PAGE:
After Lebanon fiasco, Israel talks down Gaza aims
By Alistair Lyon, Special Correspondent – Analysis
BEIRUT (Reuters) – Israel, pursuing ground attacks in the Gaza Strip to inflict maximum damage on Hamas before any ceasefire, has avoided setting over-ambitious goals, making it harder for its Palestinian foe to claim survival as a victory.
Hamas wants to emulate Hezbollah’s robust showing in the 2006 Lebanon war when it held off Israel’s military might for 34 days. But it lacks the strategic depth, arsenal and capabilities of the Shi’ite Islamist guerrillas, security analysts say.
But whatever its military weakness, the Islamist movement will not vanish. It will seek to fight another day, portraying its struggle to Arabs and Muslims as a beacon for resistance.
Israel’s challenge is to convert its military superiority into political and long-term security gains — without getting sucked into gritty street fighting that would risk significant military losses as well as more carnage among hapless civilians.
“The fundamental objective is to change the reality of security in the south,” Israeli Defense Minister Ehud Barak said on Monday, referring to Israeli towns targeted by Hamas rockets.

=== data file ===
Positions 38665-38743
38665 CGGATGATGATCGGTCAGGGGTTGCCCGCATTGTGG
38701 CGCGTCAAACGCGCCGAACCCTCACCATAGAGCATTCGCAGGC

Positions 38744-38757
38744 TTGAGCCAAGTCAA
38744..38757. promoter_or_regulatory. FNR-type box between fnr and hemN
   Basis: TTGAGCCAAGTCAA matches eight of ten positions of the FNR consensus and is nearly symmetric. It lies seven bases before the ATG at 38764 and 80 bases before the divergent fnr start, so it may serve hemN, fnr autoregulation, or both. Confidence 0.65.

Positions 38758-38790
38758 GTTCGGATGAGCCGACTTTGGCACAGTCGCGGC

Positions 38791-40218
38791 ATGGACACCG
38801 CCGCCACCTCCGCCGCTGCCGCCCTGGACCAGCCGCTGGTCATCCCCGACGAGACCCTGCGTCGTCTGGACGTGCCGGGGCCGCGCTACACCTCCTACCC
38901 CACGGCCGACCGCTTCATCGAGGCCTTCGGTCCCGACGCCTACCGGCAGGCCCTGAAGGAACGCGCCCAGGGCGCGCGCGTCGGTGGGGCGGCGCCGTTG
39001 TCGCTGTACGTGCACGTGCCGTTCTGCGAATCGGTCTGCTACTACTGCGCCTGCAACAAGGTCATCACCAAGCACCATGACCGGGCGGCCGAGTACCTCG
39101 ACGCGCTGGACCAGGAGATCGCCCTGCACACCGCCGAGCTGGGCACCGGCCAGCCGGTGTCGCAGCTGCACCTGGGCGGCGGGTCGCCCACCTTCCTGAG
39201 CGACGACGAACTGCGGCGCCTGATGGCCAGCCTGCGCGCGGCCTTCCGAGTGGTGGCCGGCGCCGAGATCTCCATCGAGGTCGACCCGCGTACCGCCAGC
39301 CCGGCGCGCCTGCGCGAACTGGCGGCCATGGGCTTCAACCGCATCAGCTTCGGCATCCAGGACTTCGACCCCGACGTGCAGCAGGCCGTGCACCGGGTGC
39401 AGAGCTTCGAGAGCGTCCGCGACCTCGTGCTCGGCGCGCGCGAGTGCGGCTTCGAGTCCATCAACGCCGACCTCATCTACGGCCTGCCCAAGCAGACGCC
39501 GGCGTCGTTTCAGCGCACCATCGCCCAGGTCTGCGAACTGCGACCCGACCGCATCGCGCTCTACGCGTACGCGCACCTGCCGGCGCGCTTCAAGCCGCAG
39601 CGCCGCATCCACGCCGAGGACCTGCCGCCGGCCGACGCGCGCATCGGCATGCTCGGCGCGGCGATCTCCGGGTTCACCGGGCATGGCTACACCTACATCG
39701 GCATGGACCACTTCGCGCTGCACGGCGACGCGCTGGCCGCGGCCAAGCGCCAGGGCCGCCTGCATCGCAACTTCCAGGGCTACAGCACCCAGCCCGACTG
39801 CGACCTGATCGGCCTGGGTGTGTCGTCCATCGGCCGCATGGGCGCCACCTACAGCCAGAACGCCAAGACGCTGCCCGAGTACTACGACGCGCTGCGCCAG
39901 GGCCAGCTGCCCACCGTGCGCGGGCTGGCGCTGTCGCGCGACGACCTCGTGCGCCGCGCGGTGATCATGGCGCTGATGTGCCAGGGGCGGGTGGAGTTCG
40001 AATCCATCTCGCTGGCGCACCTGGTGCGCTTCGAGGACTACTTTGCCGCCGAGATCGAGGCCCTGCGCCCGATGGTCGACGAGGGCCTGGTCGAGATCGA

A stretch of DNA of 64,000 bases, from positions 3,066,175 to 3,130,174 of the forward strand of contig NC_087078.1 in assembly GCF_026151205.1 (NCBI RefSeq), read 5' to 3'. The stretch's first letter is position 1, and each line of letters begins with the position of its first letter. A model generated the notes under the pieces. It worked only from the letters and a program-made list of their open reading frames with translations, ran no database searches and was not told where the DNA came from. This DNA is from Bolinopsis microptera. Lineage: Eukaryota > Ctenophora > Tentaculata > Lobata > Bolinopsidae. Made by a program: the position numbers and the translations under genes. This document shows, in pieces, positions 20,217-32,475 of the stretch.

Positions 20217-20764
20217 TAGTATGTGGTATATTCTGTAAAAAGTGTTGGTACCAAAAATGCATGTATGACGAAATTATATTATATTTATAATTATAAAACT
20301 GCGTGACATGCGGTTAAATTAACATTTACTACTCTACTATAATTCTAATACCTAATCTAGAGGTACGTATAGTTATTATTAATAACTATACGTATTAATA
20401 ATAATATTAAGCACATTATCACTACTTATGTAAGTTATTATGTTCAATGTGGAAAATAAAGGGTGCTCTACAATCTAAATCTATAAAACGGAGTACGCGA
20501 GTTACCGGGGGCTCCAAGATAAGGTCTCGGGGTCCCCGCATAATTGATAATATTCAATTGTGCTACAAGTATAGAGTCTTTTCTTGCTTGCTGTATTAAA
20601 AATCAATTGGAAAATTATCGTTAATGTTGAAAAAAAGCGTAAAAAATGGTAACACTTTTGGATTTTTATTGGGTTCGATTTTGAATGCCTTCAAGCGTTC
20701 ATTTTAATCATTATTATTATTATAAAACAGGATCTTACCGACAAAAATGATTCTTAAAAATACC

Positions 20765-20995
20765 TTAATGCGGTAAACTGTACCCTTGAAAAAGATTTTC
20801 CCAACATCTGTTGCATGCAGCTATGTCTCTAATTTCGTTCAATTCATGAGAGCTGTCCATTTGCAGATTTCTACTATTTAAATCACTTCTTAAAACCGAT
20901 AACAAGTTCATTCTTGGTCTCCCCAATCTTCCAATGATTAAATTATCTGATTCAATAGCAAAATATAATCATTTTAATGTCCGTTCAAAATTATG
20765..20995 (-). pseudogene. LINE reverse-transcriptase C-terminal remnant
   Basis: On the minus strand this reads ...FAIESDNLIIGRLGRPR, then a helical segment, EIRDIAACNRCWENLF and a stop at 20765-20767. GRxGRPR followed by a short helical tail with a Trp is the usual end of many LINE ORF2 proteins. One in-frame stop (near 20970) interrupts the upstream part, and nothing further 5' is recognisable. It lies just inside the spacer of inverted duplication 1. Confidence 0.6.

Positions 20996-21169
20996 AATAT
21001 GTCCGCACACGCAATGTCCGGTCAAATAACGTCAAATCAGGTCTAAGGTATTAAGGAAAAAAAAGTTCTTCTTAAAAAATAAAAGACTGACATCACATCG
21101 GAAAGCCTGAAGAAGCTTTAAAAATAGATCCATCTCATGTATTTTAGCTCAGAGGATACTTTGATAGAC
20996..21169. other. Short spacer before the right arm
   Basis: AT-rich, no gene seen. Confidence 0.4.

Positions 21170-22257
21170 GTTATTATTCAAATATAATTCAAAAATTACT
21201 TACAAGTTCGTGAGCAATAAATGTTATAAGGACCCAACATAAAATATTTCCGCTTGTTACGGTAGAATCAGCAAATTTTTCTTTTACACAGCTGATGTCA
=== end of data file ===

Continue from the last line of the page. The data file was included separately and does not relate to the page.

A senior Israeli military official on Sunday talked of a prolonged operation “to hit Hamas infrastructure as much as we can (and) decrease the number of rockets.”
Israeli leaders have refrained from promising an end to all rocket fire from Gaza or the overthrow of Hamas rule there.
Yezid Sayigh, a Palestinian analyst at Kings College London, said Israeli leaders were avoiding the mistakes of the Lebanon war when grandiose stated objectives to destroy Hezbollah and eliminate its rocket arsenal set them up for failure.
“This doesn’t mean they won’t be flexible,” he said. “They might have a range of objectives. Depending on how things unfold, they could go for the top or the bottom of the range.
However, without a full-scale invasion of Gaza, Israel was tacitly accepting that Hamas would stay in place, Sayigh added.
Israel has said it has no intention to reoccupy the Gaza Strip. It withdrew its troops and settlers in 2005 after a 38-year occupation, but kept tight control of the enclave’s borders. Hamas drove its Fatah rivals out in June 2007.
“The Israelis want to divide Gaza into slices, cut communications between them and then go for search and destroy missions, without really engaging in all-out urban warfare,” said Timur Goksel, a Beirut-based academic and former adviser to U.N. peacekeepers in south Lebanon.
Israeli warplanes and gunships pounded the Gaza Strip for eight days — possibly running out of pre-determined targets — before the ground incursions against Hamas. A six-month ceasefire with the Islamist movement had expired on December 19.
Sayigh said the ground troops could occupy open areas and destroy any Hamas tunnels or weapons caches there, but would have to probe into built-up areas to pursue trained fighters.